By Show and Tell
By Bree Davies
By Bree Davies
By Cory Casciato
By Emilie Johnson
By Robin Edwards
By Bree Davis
By Josiah M. Hesse
But it might be suitable for theatergoers ready to confront their emotions in the company of a group of gifted artists. Echoing the first few lines of Shakespeare's Romeo and Juliet, a single choric figure begins the drama by asking, "Have you ever heard the story of the Johnstone twins?" as the lights illuminate two chalk-outlined figures at the edge of the stage floor. To the strains of a six-piece band, the narrator (Thaddeus Valdez) introduces us to Mrs. Johnstone (Joan Staples), a working-class mother of seven whose husband abandoned her while she was pregnant with twin boys. Determined to provide for her family, the expectant 25-year-old takes a job as a housekeeper to Mrs. Lyons (Beth Flynn), a wealthy London woman who, along with her seldom-seen husband (Gregg Price), has tried unsuccessfully to have children. After the boys are born, the two women agree that Eddie (Klint Rudolph) will grow up in the Lyons household while Mickey (Greg Baccarini) will remain with Mrs. Johnstone ("Nothing is yours on easy terms," she laments). But even though the adults vow to keep the boys separated, the two youngsters become playmates and best friends--until, later in life, Mickey loses his job and can't support his young wife, Linda (Alicia King), and their child. Influenced by his ne'er-do-well brother, Sammy (Jeffrey Gallegos), Mickey turns to a life of crime that eventually results in his and Eddie's untimely demise.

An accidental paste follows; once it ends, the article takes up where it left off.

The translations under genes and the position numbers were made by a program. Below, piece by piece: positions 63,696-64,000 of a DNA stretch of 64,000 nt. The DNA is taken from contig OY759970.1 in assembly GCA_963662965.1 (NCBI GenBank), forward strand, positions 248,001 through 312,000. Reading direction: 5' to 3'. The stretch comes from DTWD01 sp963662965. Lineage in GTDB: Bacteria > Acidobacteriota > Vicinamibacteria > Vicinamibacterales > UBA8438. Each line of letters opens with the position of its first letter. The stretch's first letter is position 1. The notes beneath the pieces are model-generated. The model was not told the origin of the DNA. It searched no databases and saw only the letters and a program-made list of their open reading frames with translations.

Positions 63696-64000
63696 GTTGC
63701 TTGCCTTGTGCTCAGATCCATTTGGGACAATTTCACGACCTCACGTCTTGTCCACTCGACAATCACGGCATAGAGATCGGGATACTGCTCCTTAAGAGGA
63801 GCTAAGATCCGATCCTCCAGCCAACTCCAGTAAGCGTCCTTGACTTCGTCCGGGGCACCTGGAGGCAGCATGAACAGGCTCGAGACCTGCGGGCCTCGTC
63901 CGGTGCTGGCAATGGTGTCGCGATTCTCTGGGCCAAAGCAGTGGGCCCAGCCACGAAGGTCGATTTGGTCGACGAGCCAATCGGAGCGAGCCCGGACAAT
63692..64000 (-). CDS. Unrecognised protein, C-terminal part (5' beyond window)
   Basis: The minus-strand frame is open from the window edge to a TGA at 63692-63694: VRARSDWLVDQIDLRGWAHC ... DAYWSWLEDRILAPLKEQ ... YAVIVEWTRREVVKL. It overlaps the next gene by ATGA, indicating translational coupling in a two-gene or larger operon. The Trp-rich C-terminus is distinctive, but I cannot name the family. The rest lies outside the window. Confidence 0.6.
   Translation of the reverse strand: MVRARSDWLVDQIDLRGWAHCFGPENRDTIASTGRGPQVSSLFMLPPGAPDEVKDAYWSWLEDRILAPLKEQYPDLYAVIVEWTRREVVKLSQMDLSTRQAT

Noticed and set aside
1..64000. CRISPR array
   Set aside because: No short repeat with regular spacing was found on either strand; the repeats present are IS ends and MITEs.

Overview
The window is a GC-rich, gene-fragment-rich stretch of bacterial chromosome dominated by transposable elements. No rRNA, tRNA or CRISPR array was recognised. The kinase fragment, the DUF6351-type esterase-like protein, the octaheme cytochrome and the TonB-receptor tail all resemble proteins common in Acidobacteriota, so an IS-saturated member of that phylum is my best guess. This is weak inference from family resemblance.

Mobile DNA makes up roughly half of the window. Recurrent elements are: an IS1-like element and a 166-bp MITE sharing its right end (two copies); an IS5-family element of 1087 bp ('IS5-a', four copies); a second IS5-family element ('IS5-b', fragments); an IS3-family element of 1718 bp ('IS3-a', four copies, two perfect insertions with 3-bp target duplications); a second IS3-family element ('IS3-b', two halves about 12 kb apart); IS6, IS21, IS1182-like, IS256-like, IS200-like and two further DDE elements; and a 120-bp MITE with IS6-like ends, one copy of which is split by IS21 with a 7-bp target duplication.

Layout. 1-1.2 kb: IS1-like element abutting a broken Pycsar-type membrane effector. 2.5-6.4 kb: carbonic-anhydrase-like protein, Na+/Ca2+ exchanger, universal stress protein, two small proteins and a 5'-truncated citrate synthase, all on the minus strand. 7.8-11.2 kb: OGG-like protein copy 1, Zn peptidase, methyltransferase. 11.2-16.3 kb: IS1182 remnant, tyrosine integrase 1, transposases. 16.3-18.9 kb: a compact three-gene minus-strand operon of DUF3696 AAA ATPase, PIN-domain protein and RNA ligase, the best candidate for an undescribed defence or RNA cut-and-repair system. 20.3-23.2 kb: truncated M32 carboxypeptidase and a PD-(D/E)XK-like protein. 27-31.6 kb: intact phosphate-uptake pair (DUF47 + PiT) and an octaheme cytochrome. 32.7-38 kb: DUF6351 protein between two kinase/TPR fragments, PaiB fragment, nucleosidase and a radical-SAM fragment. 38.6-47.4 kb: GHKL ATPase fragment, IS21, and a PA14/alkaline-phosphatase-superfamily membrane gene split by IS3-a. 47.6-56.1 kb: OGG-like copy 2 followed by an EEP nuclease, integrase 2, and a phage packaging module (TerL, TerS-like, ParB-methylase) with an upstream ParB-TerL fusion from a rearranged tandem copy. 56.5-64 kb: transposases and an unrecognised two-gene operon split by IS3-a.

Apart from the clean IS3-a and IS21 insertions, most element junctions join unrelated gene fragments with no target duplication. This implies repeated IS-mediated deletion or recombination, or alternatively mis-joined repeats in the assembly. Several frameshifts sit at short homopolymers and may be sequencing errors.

Although audience members are likely to be held rapt during the entire two-and-a-half-hour drama, the most gripping scenes depict the boys and their schoolmates reveling in their boundless zest for life. There's also a gut-wrenching episode in which Mrs. Johnstone bids farewell to Eddie ("Bright New Day"). Their splendid singing voices soaring with promise and hope, Baccarini, Rudolph, King and the superb Staples are equally effective when it comes to rendering their characters' collective, aching regret.
But not even their virtuoso efforts can prepare spectators for the play's shattering ending. Devastated to a degree that no human being should ever have to endure, Staples quietly sings Mrs. Johnstone's desperate plea, "Tell me it's not true/Say it's just a story." As those heartbreaking words reverberate throughout the auditorium, you find yourself wondering whether this incredibly resilient woman will, perhaps understandably, succumb to monumental despair. But as Staples and company gather on stage to express the inexpressible, they rise from the proverbial ashes of their grief and, in a way that only the theater can offer us, point the way to beginning life anew. The performers' sublime artistry serves as an inspiration. If only, as the narrator says of Linda, Eddie and Mickey, every teenager's precious ideals could be fully realized and rewarded: "Everything's possible, the world's within your reach/And you can't understand how living could be anything other than a dream/If only the three of them could stay like that forever."
Blood Brothers, through May 9 at the Arvada Center for the Arts and Humanities, 6901 Wadsworth Boulevard, Arvada, 303-431-3939.